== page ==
Nonrespiratory sites of infection are reported primarily as those caused by M. hominis and Ureaplasma spp ., with infection sites including urogenital, intraabdominal, bone/joint, and central nervous system. In a series of 10 adult kidney transplant patients with pyuria and detection of U. urealyticum and/or M. hominis , five patients were asymptomatic and three patients had pyelonephritis that responded to directed therapy. Intraabdominal abscesses caused by M. hominis and U. urealyticum have been reported in adult kidney transplant recipients. Septic arthritis of the hip caused by M. hominis was diagnosed in a 15-year-old woman in whom leukopenia and right hip weakness and pain developed 6 weeks after kidney transplantation. Septic polyarthritis caused by U. urealyticum was reported in an 18-year-old acute lymphocytic leukemia patient and a 28-year-old HSCT patient. , Meningitis caused by U. urealyticum has also been reported in SOT patients.
In addition to direct infections, parainfectious and postinfectious complications such as SJS and toxic epidermal necrolysis after Mycoplasma infection may occur. Attribution of causality of these events to Mycoplama is difficult given that immunocompromised pediatric patients are often receiving multiple medications that may cause SJS or toxic epidermal necrolysis.
The occurrence of severe and fatal hyperammonemia syndrome as the result of disseminated U. urealyticum infection has not been reported in children. However, potential exists for rare but severe occurrence in this population. Therefore understanding of the pathophysiology and features of this syndrome is critical for practitioners caring for immunocompromised pediatric patients. Primarily reported in lung transplant recipients, hyperammonemia syndrome occurs with a gradual elevation in serum ammonia concentration that ultimately results in severe neurologic dysfunction and progresses to cerebral edema and death. In 2015, the development of hyperammonemia syndrome in a cohort of adult lung transplant recipients was linked to disseminated Ureaplasma infection. The initial correlation with Ureaplasma infection was made in four patients who had died of neurologic sequelae of hyperammonemia syndrome. Identification of U. parvum and timely treatment in two subsequent patients resulted in resolution of hyperammonemia and excellent outcomes. Detection and treatment of U. parvum infection in a 21-year-old patient 2 weeks after matched unrelated HSCT led to resolution of hyperammonemia and associated neurologic abnormalities. Idiopathic hyperammonemia has been reported as a rare complication of HSCT and has not yet been associated with Ureaplasma infection. Practitioners caring for children undergoing transplantation should have a high index of suspicion for Ureaplasma infection in the setting of acute neurologic changes and/or altered mental status, especially when accompanied by hyperammonemia.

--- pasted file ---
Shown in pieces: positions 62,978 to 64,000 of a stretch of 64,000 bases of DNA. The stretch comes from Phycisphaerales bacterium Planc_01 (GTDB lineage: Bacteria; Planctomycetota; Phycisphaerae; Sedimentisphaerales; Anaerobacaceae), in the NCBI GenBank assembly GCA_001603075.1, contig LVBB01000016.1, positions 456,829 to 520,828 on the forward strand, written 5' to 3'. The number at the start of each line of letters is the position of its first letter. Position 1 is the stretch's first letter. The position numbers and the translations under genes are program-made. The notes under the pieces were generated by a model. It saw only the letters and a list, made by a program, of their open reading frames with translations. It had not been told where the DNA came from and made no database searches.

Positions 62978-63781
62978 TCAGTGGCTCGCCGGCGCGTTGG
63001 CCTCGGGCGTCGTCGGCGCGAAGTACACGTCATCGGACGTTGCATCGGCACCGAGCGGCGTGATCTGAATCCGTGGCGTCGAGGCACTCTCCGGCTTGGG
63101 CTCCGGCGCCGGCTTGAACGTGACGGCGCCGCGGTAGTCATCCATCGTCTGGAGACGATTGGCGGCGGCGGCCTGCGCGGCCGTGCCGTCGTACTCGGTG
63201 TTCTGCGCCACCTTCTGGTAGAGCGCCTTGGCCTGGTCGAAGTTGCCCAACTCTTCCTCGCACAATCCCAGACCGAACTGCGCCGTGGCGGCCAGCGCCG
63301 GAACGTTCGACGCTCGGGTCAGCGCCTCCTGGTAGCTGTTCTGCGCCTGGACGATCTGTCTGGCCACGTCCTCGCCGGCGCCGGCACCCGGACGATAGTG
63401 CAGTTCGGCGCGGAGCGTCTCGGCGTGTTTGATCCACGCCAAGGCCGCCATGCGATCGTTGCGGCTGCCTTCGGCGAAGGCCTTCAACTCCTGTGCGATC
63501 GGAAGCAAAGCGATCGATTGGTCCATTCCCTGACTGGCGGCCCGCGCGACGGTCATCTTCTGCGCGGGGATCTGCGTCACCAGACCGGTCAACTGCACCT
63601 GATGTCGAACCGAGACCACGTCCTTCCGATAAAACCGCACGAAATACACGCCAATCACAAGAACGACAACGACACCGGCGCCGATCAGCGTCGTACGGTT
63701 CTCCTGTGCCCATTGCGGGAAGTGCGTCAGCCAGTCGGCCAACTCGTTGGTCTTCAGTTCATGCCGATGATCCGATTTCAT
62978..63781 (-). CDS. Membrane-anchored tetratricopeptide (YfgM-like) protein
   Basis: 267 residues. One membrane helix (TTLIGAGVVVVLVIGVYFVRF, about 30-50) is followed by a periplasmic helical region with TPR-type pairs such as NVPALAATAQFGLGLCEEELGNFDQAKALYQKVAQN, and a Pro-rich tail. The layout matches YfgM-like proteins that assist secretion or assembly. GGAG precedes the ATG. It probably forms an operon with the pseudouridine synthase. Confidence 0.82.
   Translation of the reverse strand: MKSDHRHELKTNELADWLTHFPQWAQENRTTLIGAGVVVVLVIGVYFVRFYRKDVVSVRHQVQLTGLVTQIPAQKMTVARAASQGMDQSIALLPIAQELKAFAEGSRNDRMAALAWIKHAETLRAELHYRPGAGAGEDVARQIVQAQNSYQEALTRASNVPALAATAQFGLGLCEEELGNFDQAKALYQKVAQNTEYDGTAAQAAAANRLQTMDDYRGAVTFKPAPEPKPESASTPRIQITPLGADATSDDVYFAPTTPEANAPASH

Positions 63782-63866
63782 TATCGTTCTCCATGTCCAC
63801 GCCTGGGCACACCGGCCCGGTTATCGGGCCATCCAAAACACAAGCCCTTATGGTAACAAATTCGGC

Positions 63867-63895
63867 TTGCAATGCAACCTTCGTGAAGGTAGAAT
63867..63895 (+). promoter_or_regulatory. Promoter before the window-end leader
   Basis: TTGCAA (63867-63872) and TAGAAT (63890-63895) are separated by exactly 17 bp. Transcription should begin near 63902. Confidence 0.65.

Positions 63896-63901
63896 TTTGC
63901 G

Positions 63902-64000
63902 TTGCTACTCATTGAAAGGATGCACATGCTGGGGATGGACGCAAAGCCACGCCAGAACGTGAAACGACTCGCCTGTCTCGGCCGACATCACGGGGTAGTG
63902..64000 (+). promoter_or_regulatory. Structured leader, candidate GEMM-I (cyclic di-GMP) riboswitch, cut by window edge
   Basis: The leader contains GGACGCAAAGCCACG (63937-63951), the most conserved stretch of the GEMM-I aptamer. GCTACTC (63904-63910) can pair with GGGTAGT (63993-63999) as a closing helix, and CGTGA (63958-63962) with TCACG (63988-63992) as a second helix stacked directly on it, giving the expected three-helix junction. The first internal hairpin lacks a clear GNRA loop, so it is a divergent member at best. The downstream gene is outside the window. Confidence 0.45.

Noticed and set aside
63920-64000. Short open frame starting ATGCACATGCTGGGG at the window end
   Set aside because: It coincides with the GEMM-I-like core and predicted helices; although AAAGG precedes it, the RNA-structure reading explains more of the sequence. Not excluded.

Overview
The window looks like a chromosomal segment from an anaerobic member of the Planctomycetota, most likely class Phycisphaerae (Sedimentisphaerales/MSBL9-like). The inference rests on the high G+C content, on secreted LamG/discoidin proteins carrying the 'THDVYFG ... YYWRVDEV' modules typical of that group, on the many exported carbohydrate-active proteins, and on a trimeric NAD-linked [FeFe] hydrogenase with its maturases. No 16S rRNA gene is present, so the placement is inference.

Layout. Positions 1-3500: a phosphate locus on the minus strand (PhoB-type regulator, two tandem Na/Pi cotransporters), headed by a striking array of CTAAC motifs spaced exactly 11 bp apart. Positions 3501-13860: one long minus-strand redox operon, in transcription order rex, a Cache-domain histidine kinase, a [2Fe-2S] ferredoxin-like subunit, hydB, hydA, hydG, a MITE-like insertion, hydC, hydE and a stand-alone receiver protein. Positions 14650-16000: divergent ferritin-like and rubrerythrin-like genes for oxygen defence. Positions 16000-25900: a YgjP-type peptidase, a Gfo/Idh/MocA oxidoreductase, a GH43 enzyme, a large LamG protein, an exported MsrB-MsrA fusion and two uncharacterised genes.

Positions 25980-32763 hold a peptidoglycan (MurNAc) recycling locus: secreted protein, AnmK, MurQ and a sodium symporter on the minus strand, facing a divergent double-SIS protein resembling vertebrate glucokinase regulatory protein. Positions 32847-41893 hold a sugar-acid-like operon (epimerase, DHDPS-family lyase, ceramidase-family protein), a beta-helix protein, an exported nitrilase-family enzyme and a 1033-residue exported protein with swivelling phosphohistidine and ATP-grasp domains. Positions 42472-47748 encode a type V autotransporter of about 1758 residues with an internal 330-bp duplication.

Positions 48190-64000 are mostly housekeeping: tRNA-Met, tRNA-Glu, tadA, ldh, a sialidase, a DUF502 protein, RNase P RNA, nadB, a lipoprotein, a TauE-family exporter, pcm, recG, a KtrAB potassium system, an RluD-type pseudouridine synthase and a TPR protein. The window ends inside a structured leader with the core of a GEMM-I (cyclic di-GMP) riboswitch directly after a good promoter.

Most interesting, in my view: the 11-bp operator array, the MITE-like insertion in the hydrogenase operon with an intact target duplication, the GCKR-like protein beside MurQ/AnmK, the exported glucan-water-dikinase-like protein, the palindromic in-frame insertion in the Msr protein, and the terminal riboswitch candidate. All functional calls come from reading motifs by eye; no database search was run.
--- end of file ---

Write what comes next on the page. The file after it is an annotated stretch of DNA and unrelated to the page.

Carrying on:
Prophylaxis against Mycoplasma and Ureaplasma spp. infections is not typically performed. Importantly, levofloxacin prophylaxis used in the setting of certain oncologic or HSCT therapeutic plans would theoretically provide prophylaxis against these infections (see “Treatment” section), although this has not been formally studied.
Diagnosis of Mycoplasma and Ureaplasma spp. can be achieved by serologic, PCR, or culture-based methods. Serologic assays to detect both M. pneumoniae –specific IgG and IgM are readily available. As the currently available serologic assays have low specificity in otherwise healthy children, concern exists regarding both the sensitivity and specificity of these assays in immunocompromised children. Clinically available serologic assays for other Mycoplasma spp., such as M. hominis and M. genitalium and for Ureaplasma spp., are not available.